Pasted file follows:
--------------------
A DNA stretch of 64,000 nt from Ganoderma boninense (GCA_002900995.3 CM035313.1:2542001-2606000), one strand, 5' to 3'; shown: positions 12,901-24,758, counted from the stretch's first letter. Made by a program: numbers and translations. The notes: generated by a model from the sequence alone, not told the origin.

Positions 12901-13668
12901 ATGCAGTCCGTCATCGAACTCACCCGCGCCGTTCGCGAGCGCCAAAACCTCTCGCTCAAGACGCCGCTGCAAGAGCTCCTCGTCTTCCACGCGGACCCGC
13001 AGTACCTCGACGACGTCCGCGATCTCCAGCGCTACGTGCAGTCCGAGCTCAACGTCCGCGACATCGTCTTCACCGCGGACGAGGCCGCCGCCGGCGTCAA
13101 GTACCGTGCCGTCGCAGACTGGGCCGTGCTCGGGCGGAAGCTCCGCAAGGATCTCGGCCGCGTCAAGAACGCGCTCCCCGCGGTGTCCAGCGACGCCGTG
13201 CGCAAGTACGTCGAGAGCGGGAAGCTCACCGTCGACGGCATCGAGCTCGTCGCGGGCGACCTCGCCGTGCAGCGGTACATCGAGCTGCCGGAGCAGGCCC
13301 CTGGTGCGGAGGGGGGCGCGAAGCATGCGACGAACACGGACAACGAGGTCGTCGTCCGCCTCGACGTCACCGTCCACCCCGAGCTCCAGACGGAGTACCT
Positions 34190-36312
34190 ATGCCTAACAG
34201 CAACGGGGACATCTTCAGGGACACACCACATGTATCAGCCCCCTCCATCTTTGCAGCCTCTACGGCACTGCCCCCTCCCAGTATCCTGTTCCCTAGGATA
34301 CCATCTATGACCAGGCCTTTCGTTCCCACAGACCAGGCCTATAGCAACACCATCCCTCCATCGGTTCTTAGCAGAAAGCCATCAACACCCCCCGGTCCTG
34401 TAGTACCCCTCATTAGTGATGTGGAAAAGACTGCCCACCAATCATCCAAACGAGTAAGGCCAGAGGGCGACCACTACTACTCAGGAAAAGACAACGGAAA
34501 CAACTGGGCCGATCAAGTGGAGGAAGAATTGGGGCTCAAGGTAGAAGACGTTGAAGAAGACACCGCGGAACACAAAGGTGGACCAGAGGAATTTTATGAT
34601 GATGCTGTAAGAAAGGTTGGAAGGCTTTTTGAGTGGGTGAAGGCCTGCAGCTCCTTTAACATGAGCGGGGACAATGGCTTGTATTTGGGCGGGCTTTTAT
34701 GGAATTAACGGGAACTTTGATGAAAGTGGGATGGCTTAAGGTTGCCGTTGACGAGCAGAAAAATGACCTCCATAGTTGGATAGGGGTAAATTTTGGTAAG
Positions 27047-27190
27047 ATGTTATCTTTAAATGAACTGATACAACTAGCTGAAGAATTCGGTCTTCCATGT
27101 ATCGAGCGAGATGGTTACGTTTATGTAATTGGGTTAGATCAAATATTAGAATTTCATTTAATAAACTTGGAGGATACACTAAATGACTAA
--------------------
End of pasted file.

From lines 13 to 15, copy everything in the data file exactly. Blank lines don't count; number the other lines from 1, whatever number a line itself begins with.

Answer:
34501 CAACTGGGCCGATCAAGTGGAGGAAGAATTGGGGCTCAAGGTAGAAGACGTTGAAGAAGACACCGCGGAACACAAAGGTGGACCAGAGGAATTTTATGAT
34601 GATGCTGTAAGAAAGGTTGGAAGGCTTTTTGAGTGGGTGAAGGCCTGCAGCTCCTTTAACATGAGCGGGGACAATGGCTTGTATTTGGGCGGGCTTTTAT
34701 GGAATTAACGGGAACTTTGATGAAAGTGGGATGGCTTAAGGTTGCCGTTGACGAGCAGAAAAATGACCTCCATAGTTGGATAGGGGTAAATTTTGGTAAG